Willamette Shore Trolley service was halted in 2010 due to mechanical problems, but resumed in 2014 using two vintage cars acquired from Trimet. The pair of trolleys — numbered 513 and 514 — are part of a set of four that were originally constructed in 1991 by the Iowa-based Gomaco Trolley Company for Trimet to operate on the MAX tracks in downtown Portland as a tourist attraction.

All four were replicas of the 10 J.G. Brill Company 500-series cars that once ran on Portland's Council Crest line (hence their 511-514 numbering scheme), although they incorporated modern technology and safety systems.

Trimet retired the cars in 2013, and two of them went back to Gomaco for refurbishment before being shipped to St Louis. The other two were moved to the trolley barn in Lake Oswego, where OERHS volunteers have spent the past few years performing similar repair work to prepare them for use on the Willamette Shore line.

Repairs on trolley 514 were finished first, and it's been running a shortened route on the southern half of the line since 2014. Trolley 513 has remained in the barn, undergoing a careful restoration and refurbishment process at the hands of a few OERHS volunteers.

Rowe serves as the maintenance superintendent and took the lead in refurbishing both trolleys, adding new paint, lighting and other electrical components, and he says his work on 513 is nearly finished.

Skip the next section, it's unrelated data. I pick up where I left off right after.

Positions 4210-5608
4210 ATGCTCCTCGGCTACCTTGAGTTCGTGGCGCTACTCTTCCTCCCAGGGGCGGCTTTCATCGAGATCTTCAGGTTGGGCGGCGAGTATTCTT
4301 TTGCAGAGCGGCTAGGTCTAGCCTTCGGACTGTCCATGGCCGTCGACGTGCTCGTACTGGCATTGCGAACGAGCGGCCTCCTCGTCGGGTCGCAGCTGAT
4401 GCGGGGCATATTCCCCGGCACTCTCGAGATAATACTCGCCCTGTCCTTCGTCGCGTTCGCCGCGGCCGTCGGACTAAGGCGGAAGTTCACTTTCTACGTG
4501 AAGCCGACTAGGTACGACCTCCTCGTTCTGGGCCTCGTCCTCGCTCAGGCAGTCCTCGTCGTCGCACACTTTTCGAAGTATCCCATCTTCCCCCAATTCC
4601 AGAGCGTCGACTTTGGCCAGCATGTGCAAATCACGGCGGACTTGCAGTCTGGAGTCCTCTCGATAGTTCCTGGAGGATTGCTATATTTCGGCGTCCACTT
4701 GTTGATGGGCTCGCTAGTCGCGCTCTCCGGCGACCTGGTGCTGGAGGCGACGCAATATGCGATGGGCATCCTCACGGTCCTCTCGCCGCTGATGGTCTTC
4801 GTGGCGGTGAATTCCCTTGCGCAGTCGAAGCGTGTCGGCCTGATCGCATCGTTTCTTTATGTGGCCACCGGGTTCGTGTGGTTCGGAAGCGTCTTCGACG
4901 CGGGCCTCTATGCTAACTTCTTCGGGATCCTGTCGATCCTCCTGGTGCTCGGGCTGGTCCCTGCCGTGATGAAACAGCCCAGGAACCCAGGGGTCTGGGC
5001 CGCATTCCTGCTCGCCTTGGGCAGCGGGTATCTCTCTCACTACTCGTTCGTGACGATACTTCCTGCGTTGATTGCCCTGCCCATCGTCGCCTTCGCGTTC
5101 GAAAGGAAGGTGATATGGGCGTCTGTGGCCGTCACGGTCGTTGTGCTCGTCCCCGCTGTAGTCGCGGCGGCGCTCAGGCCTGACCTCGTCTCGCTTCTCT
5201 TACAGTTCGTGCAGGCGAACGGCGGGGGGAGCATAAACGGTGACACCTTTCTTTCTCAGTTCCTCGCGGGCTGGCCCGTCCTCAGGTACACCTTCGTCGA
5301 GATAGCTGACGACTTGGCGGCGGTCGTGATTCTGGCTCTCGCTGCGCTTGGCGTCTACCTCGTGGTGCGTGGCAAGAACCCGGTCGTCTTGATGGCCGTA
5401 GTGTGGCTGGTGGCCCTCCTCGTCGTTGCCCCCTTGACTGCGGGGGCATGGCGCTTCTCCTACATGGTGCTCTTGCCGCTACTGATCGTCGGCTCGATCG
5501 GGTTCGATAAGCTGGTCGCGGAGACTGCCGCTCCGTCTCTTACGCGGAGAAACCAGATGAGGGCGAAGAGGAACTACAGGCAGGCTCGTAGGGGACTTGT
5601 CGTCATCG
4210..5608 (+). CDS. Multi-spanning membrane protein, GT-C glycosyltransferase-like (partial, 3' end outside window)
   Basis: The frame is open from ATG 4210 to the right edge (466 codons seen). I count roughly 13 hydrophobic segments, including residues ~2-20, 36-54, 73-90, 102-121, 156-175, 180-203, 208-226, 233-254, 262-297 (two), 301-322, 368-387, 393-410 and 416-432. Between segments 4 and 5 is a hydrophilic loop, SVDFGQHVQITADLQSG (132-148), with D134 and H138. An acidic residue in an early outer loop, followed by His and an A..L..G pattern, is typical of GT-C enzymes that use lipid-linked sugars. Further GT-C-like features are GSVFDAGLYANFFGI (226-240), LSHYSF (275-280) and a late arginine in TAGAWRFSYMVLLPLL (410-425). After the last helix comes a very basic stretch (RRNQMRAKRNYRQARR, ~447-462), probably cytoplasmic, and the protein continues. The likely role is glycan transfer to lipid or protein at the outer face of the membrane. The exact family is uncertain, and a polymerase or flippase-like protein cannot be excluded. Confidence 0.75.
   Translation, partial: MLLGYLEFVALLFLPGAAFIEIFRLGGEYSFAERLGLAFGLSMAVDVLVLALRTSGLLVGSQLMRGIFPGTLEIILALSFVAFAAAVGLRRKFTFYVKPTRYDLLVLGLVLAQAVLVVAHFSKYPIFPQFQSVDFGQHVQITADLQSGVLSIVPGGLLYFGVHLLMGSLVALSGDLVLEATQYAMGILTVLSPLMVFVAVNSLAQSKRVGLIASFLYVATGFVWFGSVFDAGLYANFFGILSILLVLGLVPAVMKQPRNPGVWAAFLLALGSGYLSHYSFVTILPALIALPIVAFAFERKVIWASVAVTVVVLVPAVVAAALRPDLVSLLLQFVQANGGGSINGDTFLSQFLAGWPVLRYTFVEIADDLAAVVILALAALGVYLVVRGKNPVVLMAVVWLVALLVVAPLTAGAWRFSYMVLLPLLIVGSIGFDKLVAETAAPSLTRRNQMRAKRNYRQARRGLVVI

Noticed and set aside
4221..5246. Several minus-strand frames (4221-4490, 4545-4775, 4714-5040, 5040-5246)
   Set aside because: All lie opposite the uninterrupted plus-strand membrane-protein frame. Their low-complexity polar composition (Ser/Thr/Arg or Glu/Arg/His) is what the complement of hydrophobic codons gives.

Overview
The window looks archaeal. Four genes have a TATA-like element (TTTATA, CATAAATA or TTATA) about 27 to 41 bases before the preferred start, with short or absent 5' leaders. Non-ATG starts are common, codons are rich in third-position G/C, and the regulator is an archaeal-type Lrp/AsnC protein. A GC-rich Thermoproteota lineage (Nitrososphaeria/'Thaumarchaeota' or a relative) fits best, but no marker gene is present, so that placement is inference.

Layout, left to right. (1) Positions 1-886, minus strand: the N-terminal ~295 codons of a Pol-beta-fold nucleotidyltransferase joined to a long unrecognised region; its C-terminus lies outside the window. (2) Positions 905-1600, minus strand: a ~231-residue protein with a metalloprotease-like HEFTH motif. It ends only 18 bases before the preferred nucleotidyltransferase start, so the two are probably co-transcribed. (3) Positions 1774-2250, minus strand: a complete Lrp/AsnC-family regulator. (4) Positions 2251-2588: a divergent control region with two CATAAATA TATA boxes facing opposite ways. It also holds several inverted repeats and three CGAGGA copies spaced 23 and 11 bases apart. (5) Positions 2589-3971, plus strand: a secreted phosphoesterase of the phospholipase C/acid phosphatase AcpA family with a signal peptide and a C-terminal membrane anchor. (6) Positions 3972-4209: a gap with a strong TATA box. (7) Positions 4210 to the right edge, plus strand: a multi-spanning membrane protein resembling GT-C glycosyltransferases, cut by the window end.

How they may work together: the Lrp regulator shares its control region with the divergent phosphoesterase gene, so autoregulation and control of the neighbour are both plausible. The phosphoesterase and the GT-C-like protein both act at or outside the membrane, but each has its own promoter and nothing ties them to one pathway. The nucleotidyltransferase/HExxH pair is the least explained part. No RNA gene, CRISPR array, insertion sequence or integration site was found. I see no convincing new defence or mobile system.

"It's almost painted, and I still have some more brass to polish," he says.

The repaired tracks under the Sellwood Bridge feature a new passing track, which operators hope will allow the two trolleys to make simultaneous runs on the single-track line.

REVIEW PHOTO: VERN UYETAKE -  The trolley line passes under the new Sellwood bridge on tracks that were restored after bridge construction was completed. The new segment features a passing track that will allow two trolleys to operate simultaneously.

A quest for power

What trolley 513 really needs, Rowe says, is a power source.

When they were running in Portland, the replica trolleys relied on the MAX's overhead electrical wires to power their motors. But the wiring on the Willamette Shore Line was removed more than 80 years ago, so the trolleys need an alternative power supply.

Trolley 514 uses a tow cart with a diesel generator, but there's only one available. The operators have been searching for a second generator to power 513, but Rowe says they're also exploring another option: battery power, which would make the trolley fully electric once again.